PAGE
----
Not many barristers would deal with the UK Voyeurism (Offences) Act 2019, but one has fallen foul of its provisions for an ‘upskirting’ offence that has seen him suspended from practice for six months and ordered to pay £1,200 to the Bar Standards Board.
Daren Timson-Hunt, 55, had earlier admitted using his mobile phone to secretly film the victim as she was making her way to a job interview last year. He became one of the first defendants in the country to be prosecuted for the new offence and was later handed a 24-month community order at Westminster Magistrates’ Court.
He then had to deal with the Bar Tribunals & Adjudication Service.
According to the tribunal’s judgment, in July last year Timson-Hunt ‘operated a mobile phone beneath the clothing of another person with the intention of enabling him or a third person to observe the genitals or buttocks of the other person in circumstances where they would not otherwise be visible, for the purposes of obtaining sexual gratification’.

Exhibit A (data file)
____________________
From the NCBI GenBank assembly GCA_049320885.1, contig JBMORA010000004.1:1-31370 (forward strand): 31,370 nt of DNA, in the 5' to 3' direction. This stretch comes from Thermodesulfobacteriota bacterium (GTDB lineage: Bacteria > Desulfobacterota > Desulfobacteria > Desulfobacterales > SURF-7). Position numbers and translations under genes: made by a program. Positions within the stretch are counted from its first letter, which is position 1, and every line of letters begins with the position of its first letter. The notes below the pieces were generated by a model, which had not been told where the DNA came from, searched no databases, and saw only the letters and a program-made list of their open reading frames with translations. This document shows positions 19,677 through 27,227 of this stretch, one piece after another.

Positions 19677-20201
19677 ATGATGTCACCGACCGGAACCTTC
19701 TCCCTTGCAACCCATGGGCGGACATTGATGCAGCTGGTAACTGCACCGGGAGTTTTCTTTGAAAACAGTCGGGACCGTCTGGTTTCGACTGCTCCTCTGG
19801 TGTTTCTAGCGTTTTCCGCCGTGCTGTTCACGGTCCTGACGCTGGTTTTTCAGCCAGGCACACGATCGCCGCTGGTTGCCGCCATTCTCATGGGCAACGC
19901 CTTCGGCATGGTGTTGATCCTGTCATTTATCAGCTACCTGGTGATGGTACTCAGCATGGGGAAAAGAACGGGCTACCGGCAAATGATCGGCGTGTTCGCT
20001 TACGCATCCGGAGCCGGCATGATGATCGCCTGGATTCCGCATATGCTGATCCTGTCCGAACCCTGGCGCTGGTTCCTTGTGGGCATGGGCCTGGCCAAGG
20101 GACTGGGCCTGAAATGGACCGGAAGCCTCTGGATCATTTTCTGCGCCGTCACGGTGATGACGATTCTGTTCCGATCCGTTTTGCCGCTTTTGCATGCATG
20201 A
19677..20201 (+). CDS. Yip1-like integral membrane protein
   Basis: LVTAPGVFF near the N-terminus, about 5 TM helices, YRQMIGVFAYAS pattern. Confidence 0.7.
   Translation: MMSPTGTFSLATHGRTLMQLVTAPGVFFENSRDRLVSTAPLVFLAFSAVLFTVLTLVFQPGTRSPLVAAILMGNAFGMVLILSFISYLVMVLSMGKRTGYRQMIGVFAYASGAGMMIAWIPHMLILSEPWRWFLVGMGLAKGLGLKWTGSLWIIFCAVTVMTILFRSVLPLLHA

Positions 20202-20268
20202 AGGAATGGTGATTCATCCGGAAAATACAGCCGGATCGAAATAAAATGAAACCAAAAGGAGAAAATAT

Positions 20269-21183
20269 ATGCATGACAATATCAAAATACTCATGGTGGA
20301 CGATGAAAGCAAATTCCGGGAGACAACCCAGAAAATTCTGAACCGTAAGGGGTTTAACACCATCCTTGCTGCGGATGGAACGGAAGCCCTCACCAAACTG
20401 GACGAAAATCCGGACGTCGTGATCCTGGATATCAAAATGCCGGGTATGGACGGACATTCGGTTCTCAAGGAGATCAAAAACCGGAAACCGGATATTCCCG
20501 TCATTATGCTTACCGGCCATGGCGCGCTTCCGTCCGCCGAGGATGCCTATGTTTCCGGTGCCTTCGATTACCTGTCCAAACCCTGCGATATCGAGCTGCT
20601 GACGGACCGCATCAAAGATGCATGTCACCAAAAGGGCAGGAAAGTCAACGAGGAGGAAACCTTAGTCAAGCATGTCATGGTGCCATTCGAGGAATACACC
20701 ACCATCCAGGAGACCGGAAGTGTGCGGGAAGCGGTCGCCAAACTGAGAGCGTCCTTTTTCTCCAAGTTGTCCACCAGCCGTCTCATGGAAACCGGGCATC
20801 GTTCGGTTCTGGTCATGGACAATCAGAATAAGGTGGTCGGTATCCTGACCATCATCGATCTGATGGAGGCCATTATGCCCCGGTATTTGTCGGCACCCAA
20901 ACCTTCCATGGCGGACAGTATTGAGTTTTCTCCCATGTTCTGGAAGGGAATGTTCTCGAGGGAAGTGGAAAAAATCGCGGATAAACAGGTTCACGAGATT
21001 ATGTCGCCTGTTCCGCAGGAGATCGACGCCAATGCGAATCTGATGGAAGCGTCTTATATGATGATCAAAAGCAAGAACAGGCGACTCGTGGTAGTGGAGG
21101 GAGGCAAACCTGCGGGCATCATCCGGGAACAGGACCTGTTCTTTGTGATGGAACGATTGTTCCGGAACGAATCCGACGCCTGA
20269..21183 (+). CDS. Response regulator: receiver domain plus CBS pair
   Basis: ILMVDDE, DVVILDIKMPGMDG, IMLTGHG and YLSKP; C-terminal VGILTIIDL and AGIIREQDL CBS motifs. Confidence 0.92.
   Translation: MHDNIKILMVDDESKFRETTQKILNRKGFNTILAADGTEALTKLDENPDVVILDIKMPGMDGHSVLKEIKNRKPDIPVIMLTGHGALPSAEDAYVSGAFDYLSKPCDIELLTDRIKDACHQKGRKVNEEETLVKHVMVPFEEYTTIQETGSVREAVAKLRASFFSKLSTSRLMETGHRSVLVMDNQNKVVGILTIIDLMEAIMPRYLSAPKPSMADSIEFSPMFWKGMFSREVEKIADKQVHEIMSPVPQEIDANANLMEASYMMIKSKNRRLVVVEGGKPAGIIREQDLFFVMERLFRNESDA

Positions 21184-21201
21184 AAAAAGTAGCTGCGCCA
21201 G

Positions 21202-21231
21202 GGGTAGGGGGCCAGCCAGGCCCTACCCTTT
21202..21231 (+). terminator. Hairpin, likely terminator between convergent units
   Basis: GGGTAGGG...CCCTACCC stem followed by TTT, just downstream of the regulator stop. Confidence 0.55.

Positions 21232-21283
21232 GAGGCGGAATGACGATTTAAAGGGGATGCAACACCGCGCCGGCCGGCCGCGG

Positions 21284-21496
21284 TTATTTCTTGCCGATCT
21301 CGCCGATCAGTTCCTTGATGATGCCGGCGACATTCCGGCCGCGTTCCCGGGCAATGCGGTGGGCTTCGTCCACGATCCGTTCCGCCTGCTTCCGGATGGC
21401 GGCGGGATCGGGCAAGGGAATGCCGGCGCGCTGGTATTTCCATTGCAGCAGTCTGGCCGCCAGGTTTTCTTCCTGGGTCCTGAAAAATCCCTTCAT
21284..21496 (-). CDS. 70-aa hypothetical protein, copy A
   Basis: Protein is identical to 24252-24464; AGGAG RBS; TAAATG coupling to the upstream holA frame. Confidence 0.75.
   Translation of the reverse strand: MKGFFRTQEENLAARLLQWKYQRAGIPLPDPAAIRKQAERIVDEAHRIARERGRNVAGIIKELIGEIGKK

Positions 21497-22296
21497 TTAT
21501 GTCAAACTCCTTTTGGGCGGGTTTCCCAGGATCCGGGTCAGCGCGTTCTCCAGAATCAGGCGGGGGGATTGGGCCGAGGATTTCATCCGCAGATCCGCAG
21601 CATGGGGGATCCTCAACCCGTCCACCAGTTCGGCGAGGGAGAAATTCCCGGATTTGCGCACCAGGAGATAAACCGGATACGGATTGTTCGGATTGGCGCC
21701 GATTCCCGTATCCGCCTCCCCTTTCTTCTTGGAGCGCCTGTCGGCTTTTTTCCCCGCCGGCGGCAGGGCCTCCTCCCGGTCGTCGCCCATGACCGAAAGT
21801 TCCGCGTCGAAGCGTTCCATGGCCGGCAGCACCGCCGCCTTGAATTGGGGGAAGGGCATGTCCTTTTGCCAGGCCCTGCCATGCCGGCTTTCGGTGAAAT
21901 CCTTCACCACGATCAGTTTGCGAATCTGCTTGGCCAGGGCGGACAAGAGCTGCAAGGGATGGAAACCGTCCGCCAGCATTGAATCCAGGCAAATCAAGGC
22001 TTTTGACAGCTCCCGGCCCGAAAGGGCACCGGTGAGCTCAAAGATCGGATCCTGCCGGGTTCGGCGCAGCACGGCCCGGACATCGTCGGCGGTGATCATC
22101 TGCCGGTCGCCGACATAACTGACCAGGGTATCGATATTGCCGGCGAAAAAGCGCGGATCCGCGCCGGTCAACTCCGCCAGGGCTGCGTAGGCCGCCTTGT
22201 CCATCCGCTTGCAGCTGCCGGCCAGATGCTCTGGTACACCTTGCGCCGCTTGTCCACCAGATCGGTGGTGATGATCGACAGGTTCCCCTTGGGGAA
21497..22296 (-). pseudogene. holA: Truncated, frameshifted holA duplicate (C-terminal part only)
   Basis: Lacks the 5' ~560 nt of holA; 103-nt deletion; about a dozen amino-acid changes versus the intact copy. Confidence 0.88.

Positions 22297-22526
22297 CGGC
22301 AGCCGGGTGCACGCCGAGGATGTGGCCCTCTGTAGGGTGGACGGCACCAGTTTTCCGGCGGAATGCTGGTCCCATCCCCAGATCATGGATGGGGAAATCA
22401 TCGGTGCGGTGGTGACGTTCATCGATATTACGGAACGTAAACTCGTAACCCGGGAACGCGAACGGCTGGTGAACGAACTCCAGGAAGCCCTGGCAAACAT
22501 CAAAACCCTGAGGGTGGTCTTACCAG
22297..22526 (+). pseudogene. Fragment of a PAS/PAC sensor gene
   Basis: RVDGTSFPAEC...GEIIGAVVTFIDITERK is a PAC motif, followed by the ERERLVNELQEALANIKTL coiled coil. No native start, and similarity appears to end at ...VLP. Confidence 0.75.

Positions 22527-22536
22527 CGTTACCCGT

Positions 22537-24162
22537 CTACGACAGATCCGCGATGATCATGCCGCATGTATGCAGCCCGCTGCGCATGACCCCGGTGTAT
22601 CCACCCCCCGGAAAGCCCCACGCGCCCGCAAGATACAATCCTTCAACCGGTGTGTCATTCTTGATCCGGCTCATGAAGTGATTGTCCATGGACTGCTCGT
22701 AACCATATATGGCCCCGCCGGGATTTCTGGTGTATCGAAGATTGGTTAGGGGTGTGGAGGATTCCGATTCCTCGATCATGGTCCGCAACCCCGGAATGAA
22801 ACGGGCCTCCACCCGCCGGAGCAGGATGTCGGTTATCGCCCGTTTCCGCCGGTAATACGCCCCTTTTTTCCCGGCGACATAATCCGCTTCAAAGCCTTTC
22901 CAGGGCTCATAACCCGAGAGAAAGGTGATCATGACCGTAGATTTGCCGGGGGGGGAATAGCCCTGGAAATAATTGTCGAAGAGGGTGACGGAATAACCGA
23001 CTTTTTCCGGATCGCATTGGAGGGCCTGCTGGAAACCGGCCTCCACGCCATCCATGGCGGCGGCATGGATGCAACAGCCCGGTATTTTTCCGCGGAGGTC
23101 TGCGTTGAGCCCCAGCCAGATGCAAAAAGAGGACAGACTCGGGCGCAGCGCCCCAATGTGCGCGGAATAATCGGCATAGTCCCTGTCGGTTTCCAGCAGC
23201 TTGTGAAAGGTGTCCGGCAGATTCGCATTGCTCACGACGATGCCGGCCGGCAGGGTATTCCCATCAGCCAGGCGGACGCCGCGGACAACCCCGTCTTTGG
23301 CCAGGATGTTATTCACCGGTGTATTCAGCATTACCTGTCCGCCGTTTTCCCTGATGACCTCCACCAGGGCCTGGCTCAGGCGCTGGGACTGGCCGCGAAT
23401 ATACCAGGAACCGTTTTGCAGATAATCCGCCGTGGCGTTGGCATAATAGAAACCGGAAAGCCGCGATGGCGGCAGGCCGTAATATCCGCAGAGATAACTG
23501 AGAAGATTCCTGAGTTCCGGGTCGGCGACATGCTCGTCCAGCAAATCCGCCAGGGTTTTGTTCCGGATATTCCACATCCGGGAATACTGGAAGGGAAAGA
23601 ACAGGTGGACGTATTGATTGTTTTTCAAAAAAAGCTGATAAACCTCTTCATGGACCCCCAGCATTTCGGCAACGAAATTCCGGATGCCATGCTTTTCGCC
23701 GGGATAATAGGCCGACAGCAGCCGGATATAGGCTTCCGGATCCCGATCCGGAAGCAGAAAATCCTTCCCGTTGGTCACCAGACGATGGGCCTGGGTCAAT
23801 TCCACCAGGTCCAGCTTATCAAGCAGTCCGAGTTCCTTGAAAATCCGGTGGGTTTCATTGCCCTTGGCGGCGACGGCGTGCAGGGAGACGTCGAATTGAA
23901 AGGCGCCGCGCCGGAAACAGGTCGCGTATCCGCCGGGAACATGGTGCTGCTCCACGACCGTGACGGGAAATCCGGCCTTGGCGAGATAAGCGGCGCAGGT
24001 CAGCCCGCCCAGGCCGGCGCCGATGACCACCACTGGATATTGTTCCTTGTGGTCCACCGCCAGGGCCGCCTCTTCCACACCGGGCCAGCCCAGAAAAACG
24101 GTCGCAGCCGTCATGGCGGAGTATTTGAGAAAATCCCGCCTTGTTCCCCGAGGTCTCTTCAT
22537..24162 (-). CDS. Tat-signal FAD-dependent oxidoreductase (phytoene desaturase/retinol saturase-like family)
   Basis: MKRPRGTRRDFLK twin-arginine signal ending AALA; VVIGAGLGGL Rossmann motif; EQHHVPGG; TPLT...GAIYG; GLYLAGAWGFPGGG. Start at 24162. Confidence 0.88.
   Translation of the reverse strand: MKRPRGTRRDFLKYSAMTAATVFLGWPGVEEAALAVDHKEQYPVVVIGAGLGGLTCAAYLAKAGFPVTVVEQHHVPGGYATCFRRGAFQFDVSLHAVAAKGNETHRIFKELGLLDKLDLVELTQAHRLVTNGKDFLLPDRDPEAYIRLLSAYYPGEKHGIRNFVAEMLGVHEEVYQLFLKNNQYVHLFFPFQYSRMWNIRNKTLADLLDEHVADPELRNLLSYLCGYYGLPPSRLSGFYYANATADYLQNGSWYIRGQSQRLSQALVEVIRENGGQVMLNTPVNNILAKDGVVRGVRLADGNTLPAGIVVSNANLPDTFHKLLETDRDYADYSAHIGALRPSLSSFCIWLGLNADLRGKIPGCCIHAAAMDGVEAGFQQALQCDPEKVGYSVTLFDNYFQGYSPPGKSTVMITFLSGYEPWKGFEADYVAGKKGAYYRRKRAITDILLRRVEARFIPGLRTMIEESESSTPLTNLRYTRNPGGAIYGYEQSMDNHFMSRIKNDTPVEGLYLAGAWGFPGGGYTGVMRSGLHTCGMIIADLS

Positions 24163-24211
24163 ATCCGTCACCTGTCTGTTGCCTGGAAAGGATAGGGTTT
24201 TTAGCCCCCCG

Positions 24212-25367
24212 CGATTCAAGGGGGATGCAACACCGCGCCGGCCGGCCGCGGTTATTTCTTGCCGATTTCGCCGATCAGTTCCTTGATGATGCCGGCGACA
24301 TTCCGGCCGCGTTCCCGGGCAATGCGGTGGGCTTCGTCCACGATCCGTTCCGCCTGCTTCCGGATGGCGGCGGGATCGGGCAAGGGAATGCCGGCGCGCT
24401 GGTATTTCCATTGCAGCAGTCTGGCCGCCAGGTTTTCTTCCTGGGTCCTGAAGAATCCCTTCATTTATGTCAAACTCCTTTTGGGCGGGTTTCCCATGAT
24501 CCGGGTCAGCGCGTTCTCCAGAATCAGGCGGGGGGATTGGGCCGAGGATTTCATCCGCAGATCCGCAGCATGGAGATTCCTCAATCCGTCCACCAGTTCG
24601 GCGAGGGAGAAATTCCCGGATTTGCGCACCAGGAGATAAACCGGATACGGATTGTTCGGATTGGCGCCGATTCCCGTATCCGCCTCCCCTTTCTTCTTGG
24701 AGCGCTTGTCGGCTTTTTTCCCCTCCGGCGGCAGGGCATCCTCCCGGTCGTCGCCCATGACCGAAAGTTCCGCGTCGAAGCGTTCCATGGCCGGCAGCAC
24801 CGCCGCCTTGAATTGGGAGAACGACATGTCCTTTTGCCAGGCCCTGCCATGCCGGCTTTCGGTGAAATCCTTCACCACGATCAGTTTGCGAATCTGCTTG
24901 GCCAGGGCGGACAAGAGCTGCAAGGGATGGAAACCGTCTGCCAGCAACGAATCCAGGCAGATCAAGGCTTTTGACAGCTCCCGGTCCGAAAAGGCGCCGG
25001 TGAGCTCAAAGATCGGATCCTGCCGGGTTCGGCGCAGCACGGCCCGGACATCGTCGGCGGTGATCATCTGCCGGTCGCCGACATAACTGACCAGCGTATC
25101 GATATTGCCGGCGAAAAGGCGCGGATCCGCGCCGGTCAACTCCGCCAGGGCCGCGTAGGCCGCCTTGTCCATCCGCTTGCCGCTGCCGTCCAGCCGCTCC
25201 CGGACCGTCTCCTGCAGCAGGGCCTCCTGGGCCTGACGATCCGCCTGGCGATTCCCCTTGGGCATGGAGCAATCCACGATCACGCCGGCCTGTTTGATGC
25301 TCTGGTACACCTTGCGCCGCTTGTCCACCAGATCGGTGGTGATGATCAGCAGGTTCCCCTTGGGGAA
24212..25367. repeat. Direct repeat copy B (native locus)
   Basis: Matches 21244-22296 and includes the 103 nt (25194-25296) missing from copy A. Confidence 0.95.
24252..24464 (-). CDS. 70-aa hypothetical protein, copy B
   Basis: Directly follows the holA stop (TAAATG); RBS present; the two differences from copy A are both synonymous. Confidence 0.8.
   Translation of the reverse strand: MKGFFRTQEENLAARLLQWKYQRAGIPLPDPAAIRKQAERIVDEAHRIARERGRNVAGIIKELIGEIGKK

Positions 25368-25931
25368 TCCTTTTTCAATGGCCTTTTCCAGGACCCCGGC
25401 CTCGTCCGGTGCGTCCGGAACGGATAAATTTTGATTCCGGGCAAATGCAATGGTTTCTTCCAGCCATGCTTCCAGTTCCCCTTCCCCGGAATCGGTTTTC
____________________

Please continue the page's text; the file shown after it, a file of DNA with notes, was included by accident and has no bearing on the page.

According to reports at the time, the incident took place at a London Underground station and involved a female passenger.
Timson-Hunt was convicted at Westminster Magistrates Court in September 2019 and was sentenced to a community order. He was also ordered to pay a surcharge of £90 to fund victim services and pay costs of £85 to the Crown Prosecution Service.
The tribunal said he had behaved in a way which could ‘reasonably be seen by the public to undermine his integrity’.
BSB director of legal and enforcement Sara Jagger said: ‘The tribunal’s decision to prevent Mr Timson-Hunt from obtaining a practising certificate until he has complied with his community order reflects the consequences of such a serious departure from the standards expected of those called to the bar of England and Wales.’
Upskirting was made a criminal offence last year by the Voyeurism (Offences) Act 2019.